My first music video: So Lonely – Moscow edition

I’m back. From Africa AND from Russia. Sorry for my absence from the blog here, too. I’ll try to keep it updated at least with short posts. I’ve got some exciting stuff for you this time!

Since the time I last posted, I’ve spent a few months in the States–and one in Moscow. I took a course there in June to earn a CELTA English-teaching certificate. I was hired by a private Russian school and I’ll start my teaching gig over there in September. Until then I’m back in good old College Station.

I can’t bring you Africa photos this time because my last ones are still unedited. Selected ones will appear some time before Judgment Day, I do guarantee that. Instead, for starters, here’s a pic of my motorcycle—

(taken in a barn in Arkansas. In April I took a Greyhound out to the east coast to pick up the bike then rode it back to Texas. This was on the return trip when I had to change the oil on a rainy day.)

※ ※ ※

Sometimes I become conscious of how privileged I am to be able to travel as much as I do. It gives you new perspective and I daresay some appreciation for the things you come back to. And then sometimes you leave those things again and move on, but it’s already a new you who’s moving, who arrives at newer places changed because of where you’ve been. God shapes the circumstances of our lives and sends you people who help you grow, sends you places where he can bring you closer to Him. T.S. Eliot said it better and I’ve quoted him before–

“We shall not cease from exploration,
and the end of all our exploring
will be to arrive where we started
and know the place
for the first time.”

Well me, I’ve been to Moscow. Part of me wishes you could go, too. I love the sensation of shifting mental gears, of becoming aware of your environment as you encounter a new one. The first few days in a new place, or even returning to an old place…your senses are heightened, you’re a sponge that’s absorbing its vibes and stimuli, the heart of the place; you smell its scent, your eyes are really open to its facets, you sense its essence in a way you’ll soon forget again. You’ll learn to cope with it and desensitize yourself to its sharper edges soon enough. I thought of that as I rode into Moscow on the rapid transit rail from the airport. Russian birches smeared past through the windows all black-and-white and looming. Not gaunt, just tall, thin, and close-shouldered. I missed those birches.

On my last day in Moscow I spent a few hours in the metro. I needed something to do anyway, and I had an idea. I wanted a way to familiarize myself with some video editing software (FCP), but I also wanted it to be fun. So I decided to make a music video and spent some time shooting in the metro. For those of you who don’t happen to be fans of The Police, the video I modeled mine after was this one, of their song “So Lonely” (shot in the Tokyo metro):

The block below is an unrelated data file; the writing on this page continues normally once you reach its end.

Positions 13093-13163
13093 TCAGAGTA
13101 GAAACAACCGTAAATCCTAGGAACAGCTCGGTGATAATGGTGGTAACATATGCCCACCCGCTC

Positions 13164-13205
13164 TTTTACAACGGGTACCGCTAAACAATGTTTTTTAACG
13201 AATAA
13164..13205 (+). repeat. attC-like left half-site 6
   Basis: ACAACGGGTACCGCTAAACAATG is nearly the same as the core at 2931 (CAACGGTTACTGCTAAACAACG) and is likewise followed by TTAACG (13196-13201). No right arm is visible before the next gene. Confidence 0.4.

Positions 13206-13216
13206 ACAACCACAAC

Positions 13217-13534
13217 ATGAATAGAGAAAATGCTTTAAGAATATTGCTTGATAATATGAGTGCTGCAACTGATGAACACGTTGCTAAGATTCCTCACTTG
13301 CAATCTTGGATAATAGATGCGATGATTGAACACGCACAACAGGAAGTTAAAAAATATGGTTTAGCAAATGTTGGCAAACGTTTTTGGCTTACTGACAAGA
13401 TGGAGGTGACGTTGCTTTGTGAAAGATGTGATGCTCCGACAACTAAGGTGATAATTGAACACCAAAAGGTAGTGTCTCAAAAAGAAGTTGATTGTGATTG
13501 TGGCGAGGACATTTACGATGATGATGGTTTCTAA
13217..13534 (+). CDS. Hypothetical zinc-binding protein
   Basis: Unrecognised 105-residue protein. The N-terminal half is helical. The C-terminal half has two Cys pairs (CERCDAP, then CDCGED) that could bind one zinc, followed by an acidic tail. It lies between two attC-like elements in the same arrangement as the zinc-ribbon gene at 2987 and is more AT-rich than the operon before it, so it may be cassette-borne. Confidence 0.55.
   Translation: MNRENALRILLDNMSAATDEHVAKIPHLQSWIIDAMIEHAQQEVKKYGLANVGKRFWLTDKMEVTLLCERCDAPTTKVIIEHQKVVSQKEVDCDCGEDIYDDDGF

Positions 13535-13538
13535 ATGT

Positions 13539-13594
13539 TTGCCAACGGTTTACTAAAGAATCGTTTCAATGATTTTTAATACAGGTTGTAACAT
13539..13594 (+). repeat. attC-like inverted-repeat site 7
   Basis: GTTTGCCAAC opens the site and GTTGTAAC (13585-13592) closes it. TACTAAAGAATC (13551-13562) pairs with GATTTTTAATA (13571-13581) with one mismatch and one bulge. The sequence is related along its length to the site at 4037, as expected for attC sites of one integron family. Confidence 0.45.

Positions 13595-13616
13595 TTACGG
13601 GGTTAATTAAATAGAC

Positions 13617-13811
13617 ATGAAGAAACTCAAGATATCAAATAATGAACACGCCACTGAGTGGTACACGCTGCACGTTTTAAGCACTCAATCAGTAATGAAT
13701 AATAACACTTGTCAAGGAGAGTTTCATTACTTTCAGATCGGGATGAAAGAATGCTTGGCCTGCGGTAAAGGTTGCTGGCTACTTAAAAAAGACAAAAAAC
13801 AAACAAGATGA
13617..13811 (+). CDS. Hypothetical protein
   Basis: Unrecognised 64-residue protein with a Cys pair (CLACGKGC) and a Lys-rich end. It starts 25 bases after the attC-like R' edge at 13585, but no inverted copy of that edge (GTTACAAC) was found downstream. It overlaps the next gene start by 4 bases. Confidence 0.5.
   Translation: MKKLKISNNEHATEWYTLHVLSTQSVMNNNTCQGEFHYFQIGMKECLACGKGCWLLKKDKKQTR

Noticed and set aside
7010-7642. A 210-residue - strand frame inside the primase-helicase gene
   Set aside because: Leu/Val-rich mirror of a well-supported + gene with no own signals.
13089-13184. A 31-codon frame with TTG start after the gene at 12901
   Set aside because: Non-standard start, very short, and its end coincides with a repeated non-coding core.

(you may or may not wish to view it before you see mine)

Link to the original Police video

I took the audio of their song and made a sort of “Moscow Edition,” tragically without Stewart Copeland drumming on random objects. I hope it captures some bit of the feel of being there. The original music video is a conundrum, alternately brooding and at moments playful. I mean they do slap a giant fish onto a table in front of confused Japanese kids after all. But the lyrics are those of someone broken and torn up inside. Moscow’s like that too sometimes, a heavy place to live. Yet it’s a special place for me namely because of the people there whom I love. That’s just who you’ll get in this video–I didn’t have a three-piece band to romp around the metro with, so the stars are just the citizens of Moscow. Enjoy, and let me know what you think of it.

Watch my video in high-def: So Lonely – the Moscow edition on Vimeo.

You can either wait for it to load here, or go see it in high-def glory through the above link at vimeo. (tip to get it to load here: click play then pause it. It’ll start buffering)


Mikhail Zelenin - July 20, 2011 - 2:04 pm

Hello, pal! We are missing you. Your video is so lonely and funny simultaneously. For yuor american readers I can prove that our metro is absolutly like in your clip. lonely and funny :)

Grandpa - July 30, 2011 - 9:59 am

Hi Kenny,

It’s been a long time since I checked your blog since I wasn’t aware that anything had been added.

I really like your entry. The description of the birches was especially powerful for me.

I also enjoyed the video. I appreciated Mikhail’s comment authenticating its validity. However, as I watched it, I thought to myself that this was essentially what I saw in my frequent rides on the London Underground or the New York City subway/elevated system. My memories of the subway culture of the Chicago and Philadelphia systems is too distant (about 60 years old) for me to remember if the same atmosphere prevailed, and my travels on other systems (e.g., the BART in San Francisco) have been too infrequent to leave me with a clear impression.

However, based on what I’ve seen in London and New York, and what you caught in your video, I wonder if perhaps there’s not a universal subway (“underground”, “metro”) culture that prevails throughout the world, particularly at certain times of the day. It may be that it is even broader than the underground form of public transportation. The atmosphere of your metro video essentially was captured in Carl Sandburg’s “Halsted Street Car” (a Chicago street car). I don’t know if Davey used that poem in his senior project; but if you get a chance to read it, I think you may see what I mean. You can probably get it on the internet; but, if not, I can send it to you.

Good job!


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